Why Claire Dwoskin Wants You to Keep an Immunization Journal




Did you know that many pediatricians do not provide the ingredients list of a particular vaccine before or after they administer it? You can go to the grocery store right now and find the ingredients list for your favorite cookies, but it’s significantly more difficult to find the ingredients for vaccines that are given to your child in infancy. If you did see the list of toxic and biological ingredients and the potential reactions to those ingredients that are stated by the drug manufacturer, you might be less willing to let your child be exposed to all of those vaccines over the course of a very short time.


Claire Dwoskin, an advocate for children’s health and the founder of Children’s Medical Research Institute (CMSRI), recently wrote a blog post for CMSRI about the importance of keeping quality immunization records, including the date and site of injections, the vaccine manufacturer and lot number, and the administrator of the vaccines.


Good recordkeeping is the best way to identify the root cause of a reaction if one were to occur and provide you with the best chance of a successful outcome in Vaccine Court should you need to file. In the blog, she also included a download link for CMSRI’s Immunization Journal, which includes information on ingredients in vaccines, situations where vaccines are not advised, exemption information and facts about the flu vaccine.


One of the most important features of the journal is a place to record your child’s reaction to each vaccine. Was their redness at the injection site, or a hard lump called an induration? If so, you would want to know which vaccine was given at that site, because an induration is a sign that the child may be hypersensitive to one or more ingredients in that vaccine, and the risk of future doses should be considered. Some parents whose children regressed into autism after vaccination recalled induration as an early warning sign from prior vaccinations. Are you noticing a pattern of colds, ear infections or seizures after each vaccine visit? Keeping a record of how your child is feeling in the hours, days or weeks after vaccination will help you notice if there are patterns of reactivity that should be investigated and discussed with your doctor. Ultimately, the best protection for any child is a fully educated parent, and the CMSRI Immunization Journal includes information not usually included in other immunization tracking journals or apps.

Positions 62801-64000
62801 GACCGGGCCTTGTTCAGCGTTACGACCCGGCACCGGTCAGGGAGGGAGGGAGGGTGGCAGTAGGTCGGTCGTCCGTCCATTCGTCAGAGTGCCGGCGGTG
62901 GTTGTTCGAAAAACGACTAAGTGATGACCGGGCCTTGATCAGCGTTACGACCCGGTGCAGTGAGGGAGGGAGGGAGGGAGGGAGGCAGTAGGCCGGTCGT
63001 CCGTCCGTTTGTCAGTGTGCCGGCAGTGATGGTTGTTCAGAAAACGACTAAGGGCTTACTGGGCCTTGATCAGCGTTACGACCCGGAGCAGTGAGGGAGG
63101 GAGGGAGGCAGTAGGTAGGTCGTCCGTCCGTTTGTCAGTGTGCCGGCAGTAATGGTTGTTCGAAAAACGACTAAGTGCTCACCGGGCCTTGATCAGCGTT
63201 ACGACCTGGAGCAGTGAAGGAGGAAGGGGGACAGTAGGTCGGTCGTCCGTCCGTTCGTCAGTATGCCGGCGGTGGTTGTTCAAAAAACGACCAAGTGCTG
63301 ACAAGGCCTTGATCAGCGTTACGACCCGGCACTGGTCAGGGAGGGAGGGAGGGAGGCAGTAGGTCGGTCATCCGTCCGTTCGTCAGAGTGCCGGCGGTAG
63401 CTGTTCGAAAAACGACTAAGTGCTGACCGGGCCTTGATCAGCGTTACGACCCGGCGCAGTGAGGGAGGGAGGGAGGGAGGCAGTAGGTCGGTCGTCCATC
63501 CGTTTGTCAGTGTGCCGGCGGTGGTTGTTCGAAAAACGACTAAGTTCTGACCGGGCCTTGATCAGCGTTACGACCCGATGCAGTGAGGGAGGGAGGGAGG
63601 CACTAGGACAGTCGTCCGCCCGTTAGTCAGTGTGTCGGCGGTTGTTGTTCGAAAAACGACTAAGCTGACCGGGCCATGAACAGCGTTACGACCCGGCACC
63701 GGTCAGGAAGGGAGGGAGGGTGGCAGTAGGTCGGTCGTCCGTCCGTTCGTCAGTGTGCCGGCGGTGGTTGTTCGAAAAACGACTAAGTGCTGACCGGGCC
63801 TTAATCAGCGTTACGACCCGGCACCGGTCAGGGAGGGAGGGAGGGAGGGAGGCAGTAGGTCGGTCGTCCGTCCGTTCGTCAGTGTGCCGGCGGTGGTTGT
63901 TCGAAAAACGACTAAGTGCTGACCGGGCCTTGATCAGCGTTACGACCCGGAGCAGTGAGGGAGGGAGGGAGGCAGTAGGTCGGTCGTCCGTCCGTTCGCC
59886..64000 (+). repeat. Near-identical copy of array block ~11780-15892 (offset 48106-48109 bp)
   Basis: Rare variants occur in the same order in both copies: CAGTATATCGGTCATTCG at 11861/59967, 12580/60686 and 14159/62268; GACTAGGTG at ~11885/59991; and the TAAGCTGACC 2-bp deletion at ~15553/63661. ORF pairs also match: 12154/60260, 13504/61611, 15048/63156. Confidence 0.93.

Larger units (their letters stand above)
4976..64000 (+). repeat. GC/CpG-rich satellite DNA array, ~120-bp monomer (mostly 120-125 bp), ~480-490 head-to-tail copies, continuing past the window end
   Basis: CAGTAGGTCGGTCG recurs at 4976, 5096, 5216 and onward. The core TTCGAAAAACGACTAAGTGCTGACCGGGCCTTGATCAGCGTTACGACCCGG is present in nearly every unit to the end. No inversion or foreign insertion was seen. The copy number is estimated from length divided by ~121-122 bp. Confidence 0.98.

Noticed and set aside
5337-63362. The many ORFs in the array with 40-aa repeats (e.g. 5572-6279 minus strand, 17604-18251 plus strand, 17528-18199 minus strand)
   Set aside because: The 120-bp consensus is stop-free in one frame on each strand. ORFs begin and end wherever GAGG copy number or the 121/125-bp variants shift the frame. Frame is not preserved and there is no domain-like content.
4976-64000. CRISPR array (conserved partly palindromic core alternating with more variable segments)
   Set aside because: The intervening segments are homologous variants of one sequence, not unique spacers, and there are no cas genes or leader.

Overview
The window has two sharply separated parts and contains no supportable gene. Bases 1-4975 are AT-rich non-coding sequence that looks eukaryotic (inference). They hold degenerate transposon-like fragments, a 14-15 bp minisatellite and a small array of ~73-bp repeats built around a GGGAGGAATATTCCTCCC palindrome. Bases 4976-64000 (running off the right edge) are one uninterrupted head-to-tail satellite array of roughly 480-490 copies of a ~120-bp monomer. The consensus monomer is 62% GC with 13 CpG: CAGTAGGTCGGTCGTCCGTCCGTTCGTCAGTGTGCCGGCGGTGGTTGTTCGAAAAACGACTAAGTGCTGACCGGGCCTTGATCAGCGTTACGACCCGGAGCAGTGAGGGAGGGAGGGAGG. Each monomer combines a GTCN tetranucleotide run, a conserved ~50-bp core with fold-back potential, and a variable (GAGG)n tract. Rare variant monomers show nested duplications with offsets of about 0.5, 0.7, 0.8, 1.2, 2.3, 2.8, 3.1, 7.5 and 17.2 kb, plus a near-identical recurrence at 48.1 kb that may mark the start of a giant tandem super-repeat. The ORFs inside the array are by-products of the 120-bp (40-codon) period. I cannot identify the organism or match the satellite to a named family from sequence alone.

Since more vaccines are being administered to our children than ever before, it is up to the parents to be mindful of potential risks and make the best decisions for their children regarding immunization. There is still too much we don’t know about the short-term and long-term effects of vaccines, making it more important than ever for parents to be engaged. Be sure to visit CMSRI’s website for the latest news and studies regarding immunization and childhood development.


Leave a Reply

Your email address will not be published. Required fields are marked *